Today sees the opening of Masterpiece, the London art fair that in the seven years since its founding has quickly established itself as one of the global calendar highlights for big name galleries, and deep-pocketed buyers. Running from the 29 of June until the 5 July, the fair has over 150 exhibitors this year, and is expected to welcome over 40,000 visitors.
The key perhaps to Masterpiece’s success lies in its cross-collecting approach. The competitor fairs it goes up against, such Art Basel, Frieze, Frieze Masters and TEFAF, tend to hone their focus on one cultural point, be it European old masters, or the best in global contemporary art.
Masterpiece however recognises that the 21st century model for a connoisseur and collector doesn’t always fit in that box so neatly. Now more than ever, buyers are putting medieval statues next to Damien Hirsts, or ancient Greek vases next to Bridget Rileys in eclectic displays of taste. And why not? It makes collecting more interesting, and exhibiting more vibrant. Grasping this trend by the horns, Masterpiece has dealers from every corner of the collecting world. Whether you’re after rare books, Ancient coins, fine jewels, Renaissance paintings, neon light sculptures or Scandinavian furniture, its all under this one roof here.
There is one other idea however, behind Masterpiece’s success. The fair has some of the strictest vetting around, meaning that only the dealers working with the highest quality of product are allowed in. And even then, they're only allowed to bring their finest pieces of stock. Anything that is deemed not good enough by the panel of judges is sent home the day before opening.
The results mean that under the one canvas ceiling, you find yourself walking amidst the most stunning works of art, furniture and design you’ll ever see. It gives the Victoria and Albert Museum a run for its money. This of course comes at a cost – piece's prices start in the low thousands and quickly climb to the hundreds of thousands, while it isn’t uncommon to see the million pound comma appearing on price tags.
This year the fair is no exception, with breath taking booths in an equally elegant setting. As you enter, a new exhibition space has been created, this year displaying the neon-lit infinity mirror works of Chilean artist Iván Navarro, which were commissioned by New York based Paul Kasmin Gallery. Further inside, Mount Street Deli, The Ivy, Scott’s and Le Caprice supply the catering, and between shopping for art and fine dining, you can even order a custom build Riva yacht.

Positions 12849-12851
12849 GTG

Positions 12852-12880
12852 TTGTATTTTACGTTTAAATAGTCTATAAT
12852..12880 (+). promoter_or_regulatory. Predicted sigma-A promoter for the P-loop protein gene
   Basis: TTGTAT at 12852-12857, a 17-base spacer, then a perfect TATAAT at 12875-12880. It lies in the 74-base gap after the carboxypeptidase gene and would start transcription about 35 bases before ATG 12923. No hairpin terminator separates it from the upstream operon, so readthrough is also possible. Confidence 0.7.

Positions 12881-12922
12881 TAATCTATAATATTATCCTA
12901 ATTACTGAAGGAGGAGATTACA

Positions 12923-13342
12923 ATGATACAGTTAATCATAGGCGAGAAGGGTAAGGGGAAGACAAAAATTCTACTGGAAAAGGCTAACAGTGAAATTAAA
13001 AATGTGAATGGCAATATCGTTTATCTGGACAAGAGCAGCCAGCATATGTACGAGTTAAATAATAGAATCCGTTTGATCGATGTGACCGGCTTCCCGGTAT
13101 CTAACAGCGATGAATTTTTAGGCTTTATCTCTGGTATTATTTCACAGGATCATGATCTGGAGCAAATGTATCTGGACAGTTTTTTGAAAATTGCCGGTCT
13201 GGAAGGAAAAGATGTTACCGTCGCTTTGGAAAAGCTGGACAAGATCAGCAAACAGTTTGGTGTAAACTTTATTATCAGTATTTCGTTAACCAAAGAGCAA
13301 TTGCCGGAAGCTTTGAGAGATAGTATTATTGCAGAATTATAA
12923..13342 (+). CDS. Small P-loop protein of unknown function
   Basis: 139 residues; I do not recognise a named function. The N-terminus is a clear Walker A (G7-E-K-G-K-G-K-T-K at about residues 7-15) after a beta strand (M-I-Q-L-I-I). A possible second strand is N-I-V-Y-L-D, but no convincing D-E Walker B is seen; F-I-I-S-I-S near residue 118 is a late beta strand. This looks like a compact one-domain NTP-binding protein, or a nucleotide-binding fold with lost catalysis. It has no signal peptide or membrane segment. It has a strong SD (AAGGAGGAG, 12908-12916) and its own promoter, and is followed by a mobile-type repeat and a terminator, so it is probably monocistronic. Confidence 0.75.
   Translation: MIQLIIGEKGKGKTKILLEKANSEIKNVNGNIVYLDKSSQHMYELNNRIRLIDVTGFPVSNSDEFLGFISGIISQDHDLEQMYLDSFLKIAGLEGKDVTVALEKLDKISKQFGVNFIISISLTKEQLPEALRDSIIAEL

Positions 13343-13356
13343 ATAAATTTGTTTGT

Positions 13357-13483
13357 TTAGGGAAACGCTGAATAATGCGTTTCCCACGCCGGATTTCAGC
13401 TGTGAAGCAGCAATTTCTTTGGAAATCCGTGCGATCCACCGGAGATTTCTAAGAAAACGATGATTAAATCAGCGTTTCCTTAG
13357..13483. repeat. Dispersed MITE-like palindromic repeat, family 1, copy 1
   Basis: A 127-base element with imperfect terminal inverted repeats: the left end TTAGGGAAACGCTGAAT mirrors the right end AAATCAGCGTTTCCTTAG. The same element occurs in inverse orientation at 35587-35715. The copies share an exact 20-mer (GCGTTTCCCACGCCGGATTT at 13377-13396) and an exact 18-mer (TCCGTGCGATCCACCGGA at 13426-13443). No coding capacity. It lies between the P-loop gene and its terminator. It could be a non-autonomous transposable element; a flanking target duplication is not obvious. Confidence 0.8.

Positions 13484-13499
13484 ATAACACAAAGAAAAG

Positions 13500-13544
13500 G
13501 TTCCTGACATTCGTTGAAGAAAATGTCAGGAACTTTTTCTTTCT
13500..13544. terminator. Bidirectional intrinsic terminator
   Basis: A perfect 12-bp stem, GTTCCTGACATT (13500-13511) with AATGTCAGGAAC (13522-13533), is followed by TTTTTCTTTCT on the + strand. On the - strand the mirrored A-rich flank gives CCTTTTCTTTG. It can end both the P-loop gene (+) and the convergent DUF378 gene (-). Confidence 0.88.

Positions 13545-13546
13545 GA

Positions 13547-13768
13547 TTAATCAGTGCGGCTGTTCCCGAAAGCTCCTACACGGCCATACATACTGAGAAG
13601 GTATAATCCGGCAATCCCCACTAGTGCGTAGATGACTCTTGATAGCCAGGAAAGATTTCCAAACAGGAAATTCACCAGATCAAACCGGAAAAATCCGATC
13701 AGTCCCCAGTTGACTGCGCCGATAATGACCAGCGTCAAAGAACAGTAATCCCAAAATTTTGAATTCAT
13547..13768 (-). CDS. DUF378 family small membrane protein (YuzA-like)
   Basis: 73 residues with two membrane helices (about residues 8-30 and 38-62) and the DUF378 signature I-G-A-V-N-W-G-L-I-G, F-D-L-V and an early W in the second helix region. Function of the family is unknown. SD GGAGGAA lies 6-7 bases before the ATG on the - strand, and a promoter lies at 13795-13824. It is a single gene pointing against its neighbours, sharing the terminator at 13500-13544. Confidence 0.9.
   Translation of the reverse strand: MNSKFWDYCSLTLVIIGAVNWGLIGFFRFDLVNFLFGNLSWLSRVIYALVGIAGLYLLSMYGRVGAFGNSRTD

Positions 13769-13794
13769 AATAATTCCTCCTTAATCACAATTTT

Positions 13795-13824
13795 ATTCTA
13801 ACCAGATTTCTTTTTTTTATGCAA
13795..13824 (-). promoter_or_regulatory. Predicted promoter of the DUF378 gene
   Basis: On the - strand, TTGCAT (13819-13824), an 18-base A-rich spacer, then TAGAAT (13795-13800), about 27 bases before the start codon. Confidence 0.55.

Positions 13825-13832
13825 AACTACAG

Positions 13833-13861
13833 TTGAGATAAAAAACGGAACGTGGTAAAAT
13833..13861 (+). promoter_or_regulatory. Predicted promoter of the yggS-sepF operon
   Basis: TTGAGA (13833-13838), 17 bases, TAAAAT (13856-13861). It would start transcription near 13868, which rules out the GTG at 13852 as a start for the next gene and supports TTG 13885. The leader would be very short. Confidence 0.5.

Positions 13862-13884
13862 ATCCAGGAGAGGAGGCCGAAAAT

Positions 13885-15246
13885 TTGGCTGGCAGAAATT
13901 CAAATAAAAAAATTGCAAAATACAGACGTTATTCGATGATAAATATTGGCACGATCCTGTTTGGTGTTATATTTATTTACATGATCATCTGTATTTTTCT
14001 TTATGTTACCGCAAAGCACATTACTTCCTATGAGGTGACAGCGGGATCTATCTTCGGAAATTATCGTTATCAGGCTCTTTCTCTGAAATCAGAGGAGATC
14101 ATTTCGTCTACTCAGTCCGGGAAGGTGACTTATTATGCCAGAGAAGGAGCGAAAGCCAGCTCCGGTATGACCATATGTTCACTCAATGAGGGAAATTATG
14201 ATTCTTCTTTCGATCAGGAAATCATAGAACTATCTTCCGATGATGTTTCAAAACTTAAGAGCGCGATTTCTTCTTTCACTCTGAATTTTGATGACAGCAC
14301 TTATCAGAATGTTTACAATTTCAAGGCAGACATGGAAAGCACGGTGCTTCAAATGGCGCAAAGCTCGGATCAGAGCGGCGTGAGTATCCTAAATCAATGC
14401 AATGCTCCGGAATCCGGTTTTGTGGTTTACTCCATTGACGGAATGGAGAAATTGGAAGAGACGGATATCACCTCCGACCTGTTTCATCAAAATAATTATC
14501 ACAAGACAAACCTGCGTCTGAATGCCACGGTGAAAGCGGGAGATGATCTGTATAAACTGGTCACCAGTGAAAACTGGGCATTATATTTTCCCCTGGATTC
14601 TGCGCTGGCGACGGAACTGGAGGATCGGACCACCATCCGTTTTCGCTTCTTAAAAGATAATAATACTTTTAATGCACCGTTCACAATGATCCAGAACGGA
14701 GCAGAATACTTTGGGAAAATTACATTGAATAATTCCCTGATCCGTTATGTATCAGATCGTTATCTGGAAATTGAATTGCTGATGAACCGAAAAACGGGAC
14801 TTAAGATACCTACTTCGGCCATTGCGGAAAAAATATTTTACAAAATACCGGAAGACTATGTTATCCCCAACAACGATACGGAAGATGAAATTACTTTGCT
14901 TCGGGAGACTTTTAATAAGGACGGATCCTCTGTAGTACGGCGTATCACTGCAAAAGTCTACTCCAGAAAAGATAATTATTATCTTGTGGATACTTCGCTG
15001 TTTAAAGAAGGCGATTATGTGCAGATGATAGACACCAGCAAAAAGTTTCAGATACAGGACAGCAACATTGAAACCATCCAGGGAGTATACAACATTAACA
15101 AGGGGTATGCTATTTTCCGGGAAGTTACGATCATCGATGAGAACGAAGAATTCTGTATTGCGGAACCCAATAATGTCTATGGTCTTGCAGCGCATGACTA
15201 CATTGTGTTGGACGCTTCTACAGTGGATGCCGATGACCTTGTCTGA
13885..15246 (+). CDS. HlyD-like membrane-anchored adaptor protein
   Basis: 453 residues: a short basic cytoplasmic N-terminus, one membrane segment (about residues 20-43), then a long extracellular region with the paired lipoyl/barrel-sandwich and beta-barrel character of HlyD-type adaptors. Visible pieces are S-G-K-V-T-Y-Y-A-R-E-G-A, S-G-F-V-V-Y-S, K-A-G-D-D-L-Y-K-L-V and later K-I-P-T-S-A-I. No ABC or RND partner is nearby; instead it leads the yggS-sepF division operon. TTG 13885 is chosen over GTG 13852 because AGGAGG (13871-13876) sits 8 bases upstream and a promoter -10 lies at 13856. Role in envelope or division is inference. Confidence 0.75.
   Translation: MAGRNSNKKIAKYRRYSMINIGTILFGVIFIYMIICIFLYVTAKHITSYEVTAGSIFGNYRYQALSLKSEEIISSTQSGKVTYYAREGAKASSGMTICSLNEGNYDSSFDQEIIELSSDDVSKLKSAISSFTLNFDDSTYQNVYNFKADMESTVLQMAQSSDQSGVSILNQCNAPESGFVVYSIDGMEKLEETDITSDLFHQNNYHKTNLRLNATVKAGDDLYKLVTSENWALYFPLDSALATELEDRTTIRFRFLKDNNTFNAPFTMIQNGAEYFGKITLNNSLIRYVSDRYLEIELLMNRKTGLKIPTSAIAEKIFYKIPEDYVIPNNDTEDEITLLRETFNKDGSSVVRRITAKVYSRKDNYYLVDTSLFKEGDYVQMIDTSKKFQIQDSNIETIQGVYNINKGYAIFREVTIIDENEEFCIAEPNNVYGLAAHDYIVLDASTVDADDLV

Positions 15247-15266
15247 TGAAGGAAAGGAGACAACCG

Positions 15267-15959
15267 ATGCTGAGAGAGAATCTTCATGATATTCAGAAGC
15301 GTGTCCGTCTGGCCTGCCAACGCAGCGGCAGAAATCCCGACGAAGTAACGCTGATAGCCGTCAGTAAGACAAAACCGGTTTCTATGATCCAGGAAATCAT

Candid Magazine's favourites this year include several newcomers, such as the Mayfair based David Aaron Gallery, who have one of the finest collections of antiquities the fair has ever seen, with 6th century B.C. Greek helmets and a painted door from an ancient Egyptian tomb. During the preview their stand was the place to be and a flurry of sales welcomed their presence.
Hazlitt Holland Hibbert, based in St. James are also new to Masterpiece this year and have a fantastic collection of 20th century British works by the likes of David Hockney and Bridget Riley. Lyndsey Ingram, who recently collaborated with Hazlitt Holland Hibbert on a hit show in London of early Hockney prints also has a great booth with some Hockney works, which is getting us excited for her new Mayfair gallery to open at the end of the summer.
Representing the most cutting edge in modern art is Blain Southern, who have gone all out with a one-work booth; a bubble sculpture by Jeroen Verhoeven that has visitors scratching their heads and reaching for their Instagram accounts in equal measure. Hancocks and S.J. Philips have glistening vintage diamond necklaces and Faberge Eggs, While Modernity Stockholm have a booth of stunningly chic Scandinavian furniture from the last 100 years. Some galleries, such as Safani and Geoffrey Diner are even sharing a booth, displaying ancient Greek, Roman and Egyptian artefacts alongside pieces of 20th century iconic design to create a stand that is a visual metaphor to make us think about what we make and collect, and why. David Hockney, Afternoon Swimming, 1979, Courtesy Lyndsey Ingram.
The fair's international presence continues to grow, whilst also cementing London as the number one city for collectors world wide. For some, the name alone summarises how the art world is drowning in pound signs – and it is clear that this a fun fair of consumerism on the most exclusive level – a pop up shop for the ultra high net worth.
However it is undeniable that the works of art on display here are breath-taking and the sheer effort that goes in to organising such an exhibition, for less than a week, is monumental. Masterpiece offers a chance to see artworks that will no doubt be purchased and squirreled away for centuries to come, far from prying eyes and hands, and at the same time serves as a walk-through history of art lesson like no other, covering 5,000 years of human culture. By Harry Seymour Masterpiece London, 29 June – 5 July 2017, Royal Hospital Chelsea, London SW3 4LW